The Hobbit: The Desolation of Smaug

bilbo-baggins-the-hobbit-the-desolation-of-smaug

It was this time last year that Peter Jackson’s took his first foray back into Tolkein’s world with The Hobbit: An Unexpected Journey, the prequel to the hugely loved The Lord of the Rings Trilogy. Unlike the LOTR trilogy, The Hobbit got off to a rocky start with many fans of Jackson’s original three films complaining that it took too long to get going and was lacking the pace they desired from it. This seemed a tad unfair; Jackson nurtured and breathed life into his prequel with the same care and affection he had previously placed upon LOTR. This is a marathon and not a sprint and An Unexpected Journey was indicative of that. For many familiar with the world this frustrated, as they wanted new action – and lots of it -, new heroes, and a story that rattled the two together with visually titillating results. Cue The Hobbit: The Desolation of Smaug.

We rejoin the story as Bilbo and the Dwarves are in touching distance of The Lonely Mountain, Dwarf Kingdom and current home to the charmingly wicked dragon, Smaug, voiced by the wickedly charming Benedict Cumberbatch. What follows next is three hours of pure joy, with Jackson expertly navigating flawlessly-executed set pieces, sweeping vistas of Middle Earth and genuine moments of emotional weight; most of which involve the beautifully understated Martin Freeman as the titular The Hobbit. Freeman’s Bilbo carries the film through, from start to finish, with a self-deprecating Britishness, wit, strength and humour that makes it easy to see why Jackson waited for Freeman to be available for the role. In a world so far removed from reality, and steeped in a mysticism and lore that could quite easily become alienating, Freeman grounds the story, drawing the audience in to the plight of this little hobbit amongst much grander and figuratively larger characters.

The Desolation of Smaug also gives the audience enough time to become familiar with, and care about, the wealth of smaller characters that pepper the franchise, as the story pushes further. Aiden Turner as the youngest Dwarf, Kili, especially comes into his own as his story branches off from the main arc. There is also a welcome return for Orlando Bloom as Legolas in what could have felt like an arbitrary and unnecessary revival of the character. Instead Bloom’s Legolas is colder, steelier and harder than in the Lord of the Rings which is offset by the wonderful Evangeline Lilly who slays as the lethal-yet-kind Elf warrior, Tauriel.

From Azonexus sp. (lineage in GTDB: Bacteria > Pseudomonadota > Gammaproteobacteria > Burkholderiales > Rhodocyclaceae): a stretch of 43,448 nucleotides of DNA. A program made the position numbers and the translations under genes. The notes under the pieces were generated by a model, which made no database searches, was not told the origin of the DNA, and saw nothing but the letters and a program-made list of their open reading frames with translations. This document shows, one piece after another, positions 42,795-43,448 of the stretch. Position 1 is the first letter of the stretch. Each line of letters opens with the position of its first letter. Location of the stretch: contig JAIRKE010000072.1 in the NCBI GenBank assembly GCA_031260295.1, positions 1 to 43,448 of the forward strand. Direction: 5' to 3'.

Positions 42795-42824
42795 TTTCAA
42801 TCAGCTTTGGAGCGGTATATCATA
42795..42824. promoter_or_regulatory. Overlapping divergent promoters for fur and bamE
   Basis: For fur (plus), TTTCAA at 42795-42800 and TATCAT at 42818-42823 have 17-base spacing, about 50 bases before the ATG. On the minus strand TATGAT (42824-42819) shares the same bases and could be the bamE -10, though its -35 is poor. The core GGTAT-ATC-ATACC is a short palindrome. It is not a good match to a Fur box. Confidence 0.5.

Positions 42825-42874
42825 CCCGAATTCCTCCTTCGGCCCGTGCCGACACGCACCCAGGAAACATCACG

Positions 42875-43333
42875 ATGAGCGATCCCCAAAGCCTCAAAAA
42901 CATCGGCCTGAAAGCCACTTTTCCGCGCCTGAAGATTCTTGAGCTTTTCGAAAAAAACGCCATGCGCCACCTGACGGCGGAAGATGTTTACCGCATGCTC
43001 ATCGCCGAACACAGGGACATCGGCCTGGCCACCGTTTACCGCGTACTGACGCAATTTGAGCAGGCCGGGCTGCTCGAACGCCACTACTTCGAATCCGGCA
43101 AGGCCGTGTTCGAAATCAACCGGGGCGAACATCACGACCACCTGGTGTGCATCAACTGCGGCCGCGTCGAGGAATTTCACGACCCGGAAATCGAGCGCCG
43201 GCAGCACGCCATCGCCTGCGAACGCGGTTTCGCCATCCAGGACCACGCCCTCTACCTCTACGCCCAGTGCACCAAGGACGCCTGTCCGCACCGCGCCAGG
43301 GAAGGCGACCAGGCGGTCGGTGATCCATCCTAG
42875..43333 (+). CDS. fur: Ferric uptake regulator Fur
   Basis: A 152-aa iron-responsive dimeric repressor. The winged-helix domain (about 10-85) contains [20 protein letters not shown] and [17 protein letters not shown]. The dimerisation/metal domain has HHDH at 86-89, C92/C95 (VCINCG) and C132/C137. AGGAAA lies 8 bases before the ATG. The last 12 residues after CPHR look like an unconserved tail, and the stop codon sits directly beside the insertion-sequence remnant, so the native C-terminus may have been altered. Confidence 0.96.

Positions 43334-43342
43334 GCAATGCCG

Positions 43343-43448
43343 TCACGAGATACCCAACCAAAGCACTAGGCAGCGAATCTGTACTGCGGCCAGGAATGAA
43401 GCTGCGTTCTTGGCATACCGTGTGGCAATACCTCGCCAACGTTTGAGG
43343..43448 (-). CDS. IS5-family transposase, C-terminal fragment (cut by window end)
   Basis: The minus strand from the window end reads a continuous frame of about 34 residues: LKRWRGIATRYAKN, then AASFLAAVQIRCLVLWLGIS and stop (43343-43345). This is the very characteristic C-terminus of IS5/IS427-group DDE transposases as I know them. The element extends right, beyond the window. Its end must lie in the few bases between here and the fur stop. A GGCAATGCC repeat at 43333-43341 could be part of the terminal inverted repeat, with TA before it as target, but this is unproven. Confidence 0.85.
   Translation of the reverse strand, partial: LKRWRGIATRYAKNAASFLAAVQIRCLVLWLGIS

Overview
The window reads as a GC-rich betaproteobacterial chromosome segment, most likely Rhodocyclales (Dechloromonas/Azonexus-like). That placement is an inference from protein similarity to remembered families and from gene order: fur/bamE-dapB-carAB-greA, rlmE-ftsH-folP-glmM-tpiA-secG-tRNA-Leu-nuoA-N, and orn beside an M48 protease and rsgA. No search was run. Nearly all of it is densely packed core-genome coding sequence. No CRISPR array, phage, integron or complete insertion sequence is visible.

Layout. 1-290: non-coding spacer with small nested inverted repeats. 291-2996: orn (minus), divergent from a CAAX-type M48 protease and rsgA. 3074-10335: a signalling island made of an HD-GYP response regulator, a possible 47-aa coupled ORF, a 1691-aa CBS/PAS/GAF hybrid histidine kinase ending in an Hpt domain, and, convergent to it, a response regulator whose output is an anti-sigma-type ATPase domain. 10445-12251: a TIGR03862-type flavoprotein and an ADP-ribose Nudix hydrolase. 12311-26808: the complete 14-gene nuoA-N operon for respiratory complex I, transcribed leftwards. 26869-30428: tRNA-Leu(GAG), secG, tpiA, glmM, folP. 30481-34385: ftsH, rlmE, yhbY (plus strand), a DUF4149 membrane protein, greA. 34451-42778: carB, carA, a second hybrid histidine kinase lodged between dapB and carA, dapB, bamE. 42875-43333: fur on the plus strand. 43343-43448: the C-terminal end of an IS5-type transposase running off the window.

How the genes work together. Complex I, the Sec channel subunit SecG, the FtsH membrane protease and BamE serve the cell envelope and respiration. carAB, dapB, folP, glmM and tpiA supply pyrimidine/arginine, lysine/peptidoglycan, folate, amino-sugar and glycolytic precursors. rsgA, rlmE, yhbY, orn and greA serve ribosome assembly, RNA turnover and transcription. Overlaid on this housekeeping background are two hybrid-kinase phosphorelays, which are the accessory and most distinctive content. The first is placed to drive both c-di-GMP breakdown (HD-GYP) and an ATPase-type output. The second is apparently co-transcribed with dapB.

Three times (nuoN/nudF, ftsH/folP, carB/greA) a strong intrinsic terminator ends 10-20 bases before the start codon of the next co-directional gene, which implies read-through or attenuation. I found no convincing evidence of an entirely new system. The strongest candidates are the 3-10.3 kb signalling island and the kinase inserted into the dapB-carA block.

The real joy of watching The Hobbit is bearing witness to Jackson bringing all these elements together in beautiful harmony. He conducts the moving parts seamlessly with multiple threads, characters, themes and tones all woven together to produce an awe-inspiring final set piece that feels surprisingly fresh and unique. Drawing out one book into three films may be economically cynical and slightly indulgent but I say indulge away. This film doesn’t feel protracted or slow, but is a chapter in a masterpiece of which Jackson should be proud. With all my gushing aside, this film isn’t for those who aren’t fans of the genre and of Tolkein’s literature.  You have to invest and care about the characters. I do though. I’m on board 100% and can’t wait to see the final chapter in another accomplished and, dare I say, epic story.

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